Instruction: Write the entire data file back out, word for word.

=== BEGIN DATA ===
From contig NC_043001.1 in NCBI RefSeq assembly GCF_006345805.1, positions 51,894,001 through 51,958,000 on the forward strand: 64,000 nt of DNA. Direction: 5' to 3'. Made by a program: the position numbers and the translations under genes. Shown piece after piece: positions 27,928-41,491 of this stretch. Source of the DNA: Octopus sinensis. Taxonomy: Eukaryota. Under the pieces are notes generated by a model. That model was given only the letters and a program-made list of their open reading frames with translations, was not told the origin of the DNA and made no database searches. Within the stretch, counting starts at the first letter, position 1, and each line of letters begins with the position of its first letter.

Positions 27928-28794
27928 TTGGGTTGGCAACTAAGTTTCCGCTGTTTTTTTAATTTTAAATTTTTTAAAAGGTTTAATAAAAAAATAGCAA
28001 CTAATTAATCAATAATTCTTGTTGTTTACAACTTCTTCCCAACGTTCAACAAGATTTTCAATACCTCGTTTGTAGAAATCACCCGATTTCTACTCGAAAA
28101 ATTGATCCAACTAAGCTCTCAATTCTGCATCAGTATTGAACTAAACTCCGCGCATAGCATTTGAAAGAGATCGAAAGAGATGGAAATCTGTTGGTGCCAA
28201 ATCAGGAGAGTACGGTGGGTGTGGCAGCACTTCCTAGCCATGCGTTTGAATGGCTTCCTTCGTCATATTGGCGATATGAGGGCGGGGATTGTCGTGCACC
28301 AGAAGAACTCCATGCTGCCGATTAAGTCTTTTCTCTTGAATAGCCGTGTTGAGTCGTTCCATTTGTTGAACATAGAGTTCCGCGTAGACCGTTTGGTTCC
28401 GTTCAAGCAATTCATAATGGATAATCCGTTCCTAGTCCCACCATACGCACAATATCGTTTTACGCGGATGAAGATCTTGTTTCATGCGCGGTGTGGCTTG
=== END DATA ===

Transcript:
From contig NC_043001.1 in NCBI RefSeq assembly GCF_006345805.1, positions 51,894,001 through 51,958,000 on the forward strand: 64,000 nt of DNA. Direction: 5' to 3'. Made by a program: the position numbers and the translations under genes. Shown piece after piece: positions 27,928-41,491 of this stretch. Source of the DNA: Octopus sinensis. Taxonomy: Eukaryota. Under the pieces are notes generated by a model. That model was given only the letters and a program-made list of their open reading frames with translations, was not told the origin of the DNA and made no database searches. Within the stretch, counting starts at the first letter, position 1, and each line of letters begins with the position of its first letter.

Positions 27928-28794
27928 TTGGGTTGGCAACTAAGTTTCCGCTGTTTTTTTAATTTTAAATTTTTTAAAAGGTTTAATAAAAAAATAGCAA
28001 CTAATTAATCAATAATTCTTGTTGTTTACAACTTCTTCCCAACGTTCAACAAGATTTTCAATACCTCGTTTGTAGAAATCACCCGATTTCTACTCGAAAA
28101 ATTGATCCAACTAAGCTCTCAATTCTGCATCAGTATTGAACTAAACTCCGCGCATAGCATTTGAAAGAGATCGAAAGAGATGGAAATCTGTTGGTGCCAA
28201 ATCAGGAGAGTACGGTGGGTGTGGCAGCACTTCCTAGCCATGCGTTTGAATGGCTTCCTTCGTCATATTGGCGATATGAGGGCGGGGATTGTCGTGCACC
28301 AGAAGAACTCCATGCTGCCGATTAAGTCTTTTCTCTTGAATAGCCGTGTTGAGTCGTTCCATTTGTTGAACATAGAGTTCCGCGTAGACCGTTTGGTTCC
28401 GTTCAAGCAATTCATAATGGATAATCCGTTCCTAGTCCCACCATACGCACAATATCGTTTTACGCGGATGAAGATCTTGTTTCATGCGCGGTGTGGCTTG